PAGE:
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The propagator of a free particle in 1d is $$ K(x_b, t_b; x_a, t_a ) = \sqrt{\frac{m}{2\pi i \hbar (t_b-t_a)}} \exp \left [ \frac{i m (x_b-x_a)^2}{2 \hbar (t_b-t_a)} \quad \right ] .$$ It looks nice.

But, here we have a square root of $i$. Between the two roots, which one should be taken? Based on what rule?

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  • $\begingroup$ I'm not sure what you mean by "Which one should be taken?" $\endgroup$
    – Kyle Kanos
    Nov 20, 2014 at 21:03
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    $\begingroup$ @KyleKanos: I think the OP means that you can interpret $\sqrt{i}=\pm \frac{1+i}{\sqrt{2}}$, and that there is a sign ambiguity. $\endgroup$
    – Adam
    Nov 20, 2014 at 21:07
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    $\begingroup$ Well, it's not as if the root of a real number was unambiguous...why do you ask that question for $\sqrt{i}$ and not for $\sqrt{m}$? $\endgroup$
    – ACuriousMind
    Nov 20, 2014 at 21:12
  • $\begingroup$ Related: physics.stackexchange.com/q/90558/2451 $\endgroup$
    – Qmechanic
    Nov 20, 2014 at 21:13
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    $\begingroup$ Indeed. If it was only $m$, i would take the positive one without hesitation. But, for $i$, i am really puzzled. $\endgroup$ Nov 20, 2014 at 21:14

3 Answers 3

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That propagator is nothing but the analytic continuation of the Green function of heat equation from real positive to imaginary values of $t_b-t_a$. The cut in the complex plane to make single valued the square root has therefore to be put along the negative real axis, or however in the semiplane $x<0$. With this cut the square root is well defined.

All that means that $\sqrt{i} = e^{i\pi/4}$ is the mathematically correct choice in that formula, the one producing a Dirac delta for $t_a=t_b$.

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  • $\begingroup$ A simple way to choose the correct root is noting that if the square-root branch cut is along the negative real axis, then all square roots will have a positive real part. $\endgroup$ Nov 20, 2014 at 22:15
  • $\begingroup$ Actually here we are iterested on what happens for imaginary values analytically continued from the positive real axis, so the cut can more generally be taken in the real negative semiplane exiting from the origin, not necessarily along the negative axis. $\endgroup$ Nov 20, 2014 at 22:22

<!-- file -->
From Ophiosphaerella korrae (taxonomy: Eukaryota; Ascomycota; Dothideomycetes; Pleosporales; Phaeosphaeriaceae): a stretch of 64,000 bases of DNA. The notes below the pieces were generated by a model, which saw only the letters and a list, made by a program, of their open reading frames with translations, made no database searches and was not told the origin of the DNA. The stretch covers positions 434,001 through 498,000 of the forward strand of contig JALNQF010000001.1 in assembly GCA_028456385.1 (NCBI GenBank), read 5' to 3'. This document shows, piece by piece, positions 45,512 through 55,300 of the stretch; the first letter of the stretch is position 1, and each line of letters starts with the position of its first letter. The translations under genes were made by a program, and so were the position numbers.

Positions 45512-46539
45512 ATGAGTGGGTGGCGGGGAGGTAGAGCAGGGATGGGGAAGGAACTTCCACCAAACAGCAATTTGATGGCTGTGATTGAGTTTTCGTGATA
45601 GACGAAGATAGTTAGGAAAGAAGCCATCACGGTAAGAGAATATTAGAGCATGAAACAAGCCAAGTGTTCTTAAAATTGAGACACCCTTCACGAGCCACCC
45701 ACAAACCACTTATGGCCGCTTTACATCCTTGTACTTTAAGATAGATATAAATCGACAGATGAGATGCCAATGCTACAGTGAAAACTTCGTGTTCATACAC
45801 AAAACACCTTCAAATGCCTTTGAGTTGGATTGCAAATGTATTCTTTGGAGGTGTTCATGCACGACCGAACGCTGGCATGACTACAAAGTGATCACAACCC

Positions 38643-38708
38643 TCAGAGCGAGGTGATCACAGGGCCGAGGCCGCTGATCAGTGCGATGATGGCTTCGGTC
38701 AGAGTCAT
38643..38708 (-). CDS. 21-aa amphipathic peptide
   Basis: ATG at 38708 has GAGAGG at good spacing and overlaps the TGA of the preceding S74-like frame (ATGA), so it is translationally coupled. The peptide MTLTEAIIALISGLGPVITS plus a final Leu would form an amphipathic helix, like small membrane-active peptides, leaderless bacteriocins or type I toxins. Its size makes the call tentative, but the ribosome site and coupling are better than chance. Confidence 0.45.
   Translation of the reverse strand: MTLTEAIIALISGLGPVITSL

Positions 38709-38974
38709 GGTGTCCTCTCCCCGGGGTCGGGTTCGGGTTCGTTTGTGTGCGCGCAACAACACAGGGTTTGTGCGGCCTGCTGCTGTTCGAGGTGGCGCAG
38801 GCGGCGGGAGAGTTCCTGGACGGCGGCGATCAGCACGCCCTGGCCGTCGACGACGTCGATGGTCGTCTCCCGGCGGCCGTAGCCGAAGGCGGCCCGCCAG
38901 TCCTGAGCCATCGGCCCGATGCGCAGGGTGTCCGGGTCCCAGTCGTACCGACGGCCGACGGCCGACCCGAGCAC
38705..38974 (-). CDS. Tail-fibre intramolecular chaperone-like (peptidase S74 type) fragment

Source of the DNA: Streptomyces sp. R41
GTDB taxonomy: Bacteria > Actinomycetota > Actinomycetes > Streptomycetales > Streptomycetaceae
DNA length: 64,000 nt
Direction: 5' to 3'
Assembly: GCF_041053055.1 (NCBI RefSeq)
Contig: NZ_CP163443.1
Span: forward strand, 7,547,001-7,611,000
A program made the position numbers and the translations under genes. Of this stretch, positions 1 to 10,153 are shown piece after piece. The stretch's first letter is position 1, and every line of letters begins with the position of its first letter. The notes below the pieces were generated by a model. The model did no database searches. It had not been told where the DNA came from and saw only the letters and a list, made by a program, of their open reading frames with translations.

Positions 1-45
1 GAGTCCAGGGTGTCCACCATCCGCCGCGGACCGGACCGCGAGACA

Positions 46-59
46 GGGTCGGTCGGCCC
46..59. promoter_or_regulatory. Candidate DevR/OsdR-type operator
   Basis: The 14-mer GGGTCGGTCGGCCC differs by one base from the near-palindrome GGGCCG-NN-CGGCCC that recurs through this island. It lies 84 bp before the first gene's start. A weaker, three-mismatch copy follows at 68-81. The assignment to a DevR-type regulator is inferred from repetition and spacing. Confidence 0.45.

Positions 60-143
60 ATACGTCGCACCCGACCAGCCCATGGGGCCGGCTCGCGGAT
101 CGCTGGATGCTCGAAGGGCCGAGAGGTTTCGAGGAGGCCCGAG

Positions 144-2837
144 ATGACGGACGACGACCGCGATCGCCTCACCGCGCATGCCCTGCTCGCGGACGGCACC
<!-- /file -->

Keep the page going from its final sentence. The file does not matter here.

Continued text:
• $\begingroup$ Yeah. But for a quick-and-ready rule of thumb, if the negative real axis works as a cut for $\sqrt{z}$ for your purposes, then $\mathrm{Re}(\sqrt{z})>0$. $\endgroup$ Nov 20, 2014 at 22:52
  • $\begingroup$ @Emilio Pisanty: I agree, the rule of thumb is put the cut along the negative real axis. $\endgroup$ Nov 21, 2014 at 8:29
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Define $\Delta t := t_b-t_a$ and $\Delta x := x_b-x_a$.

One should ensure that

$$\tag{1}{\rm Re}(i\Delta t)~>~0$$

is positive in order for the exponential factor

$$\tag{2}\exp \left [- \frac{ m}{2 \hbar}\frac{(\Delta x)^2}{ i\Delta t} \right]$$

to be exponentially damped.

Equivalently, one should perform the Feynman $i\epsilon$ prescription, i.e., substitute $ \Delta t\to\Delta t-i\epsilon$ in the propagator. This requirement (1) is to ensure that

$$\tag{3} \langle x_b ,t_b | x_a ,t_a \rangle ~\longrightarrow~\delta(\Delta x) \quad \text{for} \quad \Delta t \to 0$$

when one picks the branch of the square root that has positive real part.

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Since the propagator is defined by the relation $$ \psi(x,t) = \int K(x',x,t,t') \psi(x',t') dx'\, dt' $$ A sing ambiguity would result in a change of phase of the wavefuntion, which does not alter the predictions of quantum mechanics. So it doesn't matter which square root you take, as a matter of fix ideas i always take the root

$$ \sqrt(z) = \|z\|^{1/2} \, e^{i \arg(z) / 2} $$

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    $\begingroup$ It is physically correct, however, from the mathematical viewpoint only a phase choice produces an identity for $t=t'$ in your first identity... $\endgroup$ Nov 20, 2014 at 22:04

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